Christ Notes > Bible Commentary > Wesley’s Explanatory Notes > Deuteronomy > Deuteronomy 20
 And it shall be, when ye are come nigh unto the battle, that the priest shall approach and speak unto the people,
Speak unto the people — Probably to one regiment of the army after another.
 And the officers shall speak unto the people, saying, What man is there that hath built a new house, and hath not dedicated it? let him go and return to his house, lest he die in the battle, and another man dedicate it.
What man — This and the following exceptions are to be understood only of a war allowed by God, not in a war commanded by God, not in the approaching war with the Canaanites, from which even the bridegroom was not exempted, as the Jewish writers note.
 And what man is he that hath planted a vineyard, and hath not yet eaten of it? let him also go and return unto his house, lest he die in the battle, and another man eat of it.
A vineyard — This and the former dispensation were generally convenient, but more necessary in the beginning of their settlement in Canaan, for the encouragement of those who should build houses or plant vineyards, which was chargeable to them, and beneficial to the common-wealth.
Eaten of it — Heb. made it common, namely, for the use of himself and family and friends, which it was not, 'till the fifth year.
 And it shall be, when the officers have made an end of speaking unto the people, that they shall make captains of the armies to lead the people.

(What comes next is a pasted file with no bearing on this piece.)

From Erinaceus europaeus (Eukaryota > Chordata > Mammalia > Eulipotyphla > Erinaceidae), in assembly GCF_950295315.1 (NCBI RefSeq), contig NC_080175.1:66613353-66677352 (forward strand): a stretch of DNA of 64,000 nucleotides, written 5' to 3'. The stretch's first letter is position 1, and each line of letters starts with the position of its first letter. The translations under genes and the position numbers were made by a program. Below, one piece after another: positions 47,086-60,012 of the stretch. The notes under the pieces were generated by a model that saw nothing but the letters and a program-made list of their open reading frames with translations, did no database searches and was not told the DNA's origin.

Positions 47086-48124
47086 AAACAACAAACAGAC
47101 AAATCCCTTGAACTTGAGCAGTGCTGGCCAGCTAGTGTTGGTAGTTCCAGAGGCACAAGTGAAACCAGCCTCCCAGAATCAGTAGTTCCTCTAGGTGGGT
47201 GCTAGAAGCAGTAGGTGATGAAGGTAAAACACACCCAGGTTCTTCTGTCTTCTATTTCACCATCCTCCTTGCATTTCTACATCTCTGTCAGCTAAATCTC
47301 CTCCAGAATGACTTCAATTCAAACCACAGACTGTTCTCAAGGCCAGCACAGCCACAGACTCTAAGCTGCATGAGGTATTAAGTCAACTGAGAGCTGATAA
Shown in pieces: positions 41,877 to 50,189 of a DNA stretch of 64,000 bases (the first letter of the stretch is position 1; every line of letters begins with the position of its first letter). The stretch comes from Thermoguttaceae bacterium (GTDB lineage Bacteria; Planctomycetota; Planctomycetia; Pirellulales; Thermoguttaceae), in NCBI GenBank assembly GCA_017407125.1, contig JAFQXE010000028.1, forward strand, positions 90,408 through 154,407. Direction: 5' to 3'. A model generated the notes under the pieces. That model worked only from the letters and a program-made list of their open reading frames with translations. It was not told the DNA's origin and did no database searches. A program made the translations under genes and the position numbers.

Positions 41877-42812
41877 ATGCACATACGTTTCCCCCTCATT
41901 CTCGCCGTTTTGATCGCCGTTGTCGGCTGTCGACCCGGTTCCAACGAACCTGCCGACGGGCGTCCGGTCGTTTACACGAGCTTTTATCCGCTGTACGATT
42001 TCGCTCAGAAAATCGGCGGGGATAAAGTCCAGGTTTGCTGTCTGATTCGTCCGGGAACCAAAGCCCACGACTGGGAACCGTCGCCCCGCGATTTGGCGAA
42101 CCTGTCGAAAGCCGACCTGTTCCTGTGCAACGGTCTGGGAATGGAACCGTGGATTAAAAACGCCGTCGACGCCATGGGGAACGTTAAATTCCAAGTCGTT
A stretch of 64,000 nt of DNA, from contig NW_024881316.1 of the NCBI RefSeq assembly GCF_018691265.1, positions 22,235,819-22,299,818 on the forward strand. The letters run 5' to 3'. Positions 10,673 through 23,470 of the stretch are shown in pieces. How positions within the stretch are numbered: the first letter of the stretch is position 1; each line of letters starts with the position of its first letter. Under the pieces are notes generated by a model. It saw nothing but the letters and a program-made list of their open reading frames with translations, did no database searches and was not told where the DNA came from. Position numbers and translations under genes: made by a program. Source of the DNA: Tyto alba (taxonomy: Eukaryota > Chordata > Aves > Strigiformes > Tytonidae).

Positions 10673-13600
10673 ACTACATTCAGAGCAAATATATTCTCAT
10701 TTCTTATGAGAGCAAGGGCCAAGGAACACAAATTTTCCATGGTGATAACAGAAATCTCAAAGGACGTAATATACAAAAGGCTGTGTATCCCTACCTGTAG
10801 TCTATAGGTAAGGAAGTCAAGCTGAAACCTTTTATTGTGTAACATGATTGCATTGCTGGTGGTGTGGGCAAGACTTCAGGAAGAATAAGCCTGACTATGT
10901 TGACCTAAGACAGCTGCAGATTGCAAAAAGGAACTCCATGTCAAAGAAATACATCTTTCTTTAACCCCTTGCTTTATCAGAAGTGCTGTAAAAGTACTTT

Make captains — Or rather, as the Hebrew hath it, they shall set or place the captains of the armies in the head or front of the people under their charge, that they may conduct them, and by their example encourage their soldiers. It is not likely they had their captains to make when they were just going to battle.
 But of the cities of these people, which the LORD thy God doth give thee for an inheritance, thou shalt save alive nothing that breatheth:
Nothing — No man. For the beasts, some few excepted, were given them for a prey.
 When thou shalt besiege a city a long time, in making war against it to take it, thou shalt not destroy the trees thereof by forcing an axe against them: for thou mayest eat of them, and thou shalt not cut them down (for the tree of the field is man's life) to employ them in the siege:
Thou shalt not destroy — Which is to be understood of a general destruction of them, not of the cutting down some few of them, as the conveniency of the siege might require.
Man's life — The sustenance or support of his life.